The Haustafeln (Household
Codes) in African American
‘Free Slaves” and
Clarice J. Martin
Few New Testament narratives have exerted as profoundly a malefic and far-reaching impact on the lives of African Americans as have the Haustafeln—the table of household codes or domestic duties found in Colossians 3:18—4:1; Ephesians 5:21—6:9; and 1 Peter 2:18—3:7. This essay assesses the varying hermeneutical approaches of African Americans toward the slave regulation enjoining “submission,” on the one hand, and toward the regulation enjoining submission of “wives” (and, by extension, women), on the other hand.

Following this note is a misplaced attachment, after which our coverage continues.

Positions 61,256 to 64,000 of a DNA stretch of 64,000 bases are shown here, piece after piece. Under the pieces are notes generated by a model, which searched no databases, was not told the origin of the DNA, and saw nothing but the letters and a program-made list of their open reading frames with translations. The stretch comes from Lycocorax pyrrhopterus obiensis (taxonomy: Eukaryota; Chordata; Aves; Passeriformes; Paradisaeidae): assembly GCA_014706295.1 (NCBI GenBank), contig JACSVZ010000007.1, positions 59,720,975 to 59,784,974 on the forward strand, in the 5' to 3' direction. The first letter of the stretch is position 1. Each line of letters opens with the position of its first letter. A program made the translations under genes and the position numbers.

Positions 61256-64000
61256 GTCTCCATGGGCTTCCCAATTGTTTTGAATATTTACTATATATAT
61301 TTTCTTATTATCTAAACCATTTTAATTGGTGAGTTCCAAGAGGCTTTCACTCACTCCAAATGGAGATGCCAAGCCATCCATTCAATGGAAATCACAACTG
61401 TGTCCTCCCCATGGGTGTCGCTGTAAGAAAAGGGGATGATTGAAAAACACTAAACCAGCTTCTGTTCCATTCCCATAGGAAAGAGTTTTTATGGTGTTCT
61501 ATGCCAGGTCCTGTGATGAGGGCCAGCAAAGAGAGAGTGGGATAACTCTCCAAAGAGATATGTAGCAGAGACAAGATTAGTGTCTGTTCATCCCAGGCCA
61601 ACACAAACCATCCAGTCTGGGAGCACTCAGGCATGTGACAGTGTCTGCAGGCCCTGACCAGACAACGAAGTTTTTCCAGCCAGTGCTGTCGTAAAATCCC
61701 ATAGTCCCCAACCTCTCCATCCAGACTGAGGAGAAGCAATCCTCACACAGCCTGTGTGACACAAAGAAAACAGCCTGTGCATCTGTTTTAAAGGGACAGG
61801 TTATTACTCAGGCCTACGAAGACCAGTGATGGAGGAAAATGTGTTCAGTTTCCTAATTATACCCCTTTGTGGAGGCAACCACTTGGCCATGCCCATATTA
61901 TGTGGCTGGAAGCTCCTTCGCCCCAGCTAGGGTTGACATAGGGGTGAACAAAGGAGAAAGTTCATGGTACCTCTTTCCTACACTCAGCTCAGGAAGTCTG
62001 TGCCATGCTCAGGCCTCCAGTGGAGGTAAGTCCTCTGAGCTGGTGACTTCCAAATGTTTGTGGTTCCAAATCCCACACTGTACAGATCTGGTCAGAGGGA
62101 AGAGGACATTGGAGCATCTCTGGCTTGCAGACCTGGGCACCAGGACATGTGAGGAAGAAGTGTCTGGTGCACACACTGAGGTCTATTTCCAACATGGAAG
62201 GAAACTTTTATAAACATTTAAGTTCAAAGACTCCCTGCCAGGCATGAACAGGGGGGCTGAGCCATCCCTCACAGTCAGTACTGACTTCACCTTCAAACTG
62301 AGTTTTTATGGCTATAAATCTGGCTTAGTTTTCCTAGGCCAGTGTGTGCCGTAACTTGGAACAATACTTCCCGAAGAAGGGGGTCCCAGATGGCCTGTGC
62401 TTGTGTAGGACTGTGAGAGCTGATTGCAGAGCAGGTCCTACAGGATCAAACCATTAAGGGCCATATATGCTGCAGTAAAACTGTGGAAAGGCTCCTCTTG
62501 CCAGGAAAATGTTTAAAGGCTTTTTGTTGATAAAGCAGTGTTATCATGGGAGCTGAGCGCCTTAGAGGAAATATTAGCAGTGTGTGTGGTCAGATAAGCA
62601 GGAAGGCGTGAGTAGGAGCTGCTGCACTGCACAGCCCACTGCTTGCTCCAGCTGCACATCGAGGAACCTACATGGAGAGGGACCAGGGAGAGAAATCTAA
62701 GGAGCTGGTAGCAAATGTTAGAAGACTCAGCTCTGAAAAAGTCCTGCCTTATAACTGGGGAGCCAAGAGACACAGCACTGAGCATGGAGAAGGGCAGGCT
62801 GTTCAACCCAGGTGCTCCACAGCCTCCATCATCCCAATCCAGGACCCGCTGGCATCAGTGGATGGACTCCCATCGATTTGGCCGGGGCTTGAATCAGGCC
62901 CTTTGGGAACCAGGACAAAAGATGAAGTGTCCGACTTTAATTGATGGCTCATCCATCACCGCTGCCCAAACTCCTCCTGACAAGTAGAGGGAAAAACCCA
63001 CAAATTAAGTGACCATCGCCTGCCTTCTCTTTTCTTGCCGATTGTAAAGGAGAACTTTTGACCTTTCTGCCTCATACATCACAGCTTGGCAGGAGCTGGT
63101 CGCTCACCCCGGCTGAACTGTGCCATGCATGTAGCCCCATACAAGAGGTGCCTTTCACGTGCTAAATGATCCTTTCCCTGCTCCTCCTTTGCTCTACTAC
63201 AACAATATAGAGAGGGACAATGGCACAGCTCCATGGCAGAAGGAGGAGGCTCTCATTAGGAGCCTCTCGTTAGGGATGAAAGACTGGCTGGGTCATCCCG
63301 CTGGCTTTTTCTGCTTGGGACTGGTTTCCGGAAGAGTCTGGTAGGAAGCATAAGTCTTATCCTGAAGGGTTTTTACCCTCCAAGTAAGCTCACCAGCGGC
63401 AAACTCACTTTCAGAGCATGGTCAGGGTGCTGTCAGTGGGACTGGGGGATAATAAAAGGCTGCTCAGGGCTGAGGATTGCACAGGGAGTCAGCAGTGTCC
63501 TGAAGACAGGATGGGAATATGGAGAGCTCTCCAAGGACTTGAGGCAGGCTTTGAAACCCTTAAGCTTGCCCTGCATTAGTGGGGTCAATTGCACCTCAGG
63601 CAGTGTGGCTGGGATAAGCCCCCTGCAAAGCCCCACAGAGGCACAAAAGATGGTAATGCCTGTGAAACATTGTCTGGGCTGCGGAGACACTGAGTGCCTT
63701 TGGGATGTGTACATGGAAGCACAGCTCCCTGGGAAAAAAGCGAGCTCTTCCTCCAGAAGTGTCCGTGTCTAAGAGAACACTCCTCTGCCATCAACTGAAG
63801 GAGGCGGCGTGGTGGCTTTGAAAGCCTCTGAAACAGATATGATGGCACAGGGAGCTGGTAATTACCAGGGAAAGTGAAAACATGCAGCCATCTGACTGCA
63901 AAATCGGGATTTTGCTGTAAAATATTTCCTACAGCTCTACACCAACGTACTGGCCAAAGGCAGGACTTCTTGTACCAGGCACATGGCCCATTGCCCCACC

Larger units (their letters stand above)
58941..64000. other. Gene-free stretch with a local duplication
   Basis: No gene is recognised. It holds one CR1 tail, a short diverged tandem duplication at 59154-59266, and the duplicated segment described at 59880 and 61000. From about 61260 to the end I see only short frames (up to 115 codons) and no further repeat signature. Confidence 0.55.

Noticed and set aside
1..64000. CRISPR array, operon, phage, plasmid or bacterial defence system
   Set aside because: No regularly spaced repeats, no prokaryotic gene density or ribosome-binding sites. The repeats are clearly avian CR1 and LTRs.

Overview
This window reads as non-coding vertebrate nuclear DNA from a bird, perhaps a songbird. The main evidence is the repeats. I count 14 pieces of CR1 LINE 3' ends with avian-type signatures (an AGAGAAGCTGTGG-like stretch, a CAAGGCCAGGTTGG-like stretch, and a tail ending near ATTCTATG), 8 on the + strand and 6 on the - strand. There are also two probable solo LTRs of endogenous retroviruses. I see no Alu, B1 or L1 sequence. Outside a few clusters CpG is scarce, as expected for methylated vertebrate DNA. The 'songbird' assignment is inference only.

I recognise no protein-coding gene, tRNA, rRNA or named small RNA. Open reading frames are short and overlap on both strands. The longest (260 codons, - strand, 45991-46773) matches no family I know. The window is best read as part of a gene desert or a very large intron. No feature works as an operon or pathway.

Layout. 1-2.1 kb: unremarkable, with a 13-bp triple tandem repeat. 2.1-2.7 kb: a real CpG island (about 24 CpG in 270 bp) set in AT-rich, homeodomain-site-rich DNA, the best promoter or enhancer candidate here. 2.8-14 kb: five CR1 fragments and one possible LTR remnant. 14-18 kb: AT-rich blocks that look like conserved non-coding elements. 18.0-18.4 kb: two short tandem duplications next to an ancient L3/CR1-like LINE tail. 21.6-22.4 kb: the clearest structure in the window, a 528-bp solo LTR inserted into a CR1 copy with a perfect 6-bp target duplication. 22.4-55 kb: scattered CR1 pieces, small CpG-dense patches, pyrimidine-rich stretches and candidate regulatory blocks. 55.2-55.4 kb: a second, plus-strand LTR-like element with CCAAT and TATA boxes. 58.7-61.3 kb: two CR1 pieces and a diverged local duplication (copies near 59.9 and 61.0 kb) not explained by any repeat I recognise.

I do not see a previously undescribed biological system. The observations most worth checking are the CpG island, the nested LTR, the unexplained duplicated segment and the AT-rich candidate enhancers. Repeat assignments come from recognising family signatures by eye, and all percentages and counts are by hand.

I begin with a brief assessment of the interpretation of the Haustafeln in recent decades. Second, I review interpretations of the slave regulation in the Haustafeln by proslavery apologists and those abolitionists who opposed them. African American hermeneutical approaches to the slave regulation are assessed within this context. Third, interpretations of the regulation regarding wives (and women) are examined. Fourth, the hermeneutical issues engendered by divergent approaches to the slave regulation and the regulation about women are explored.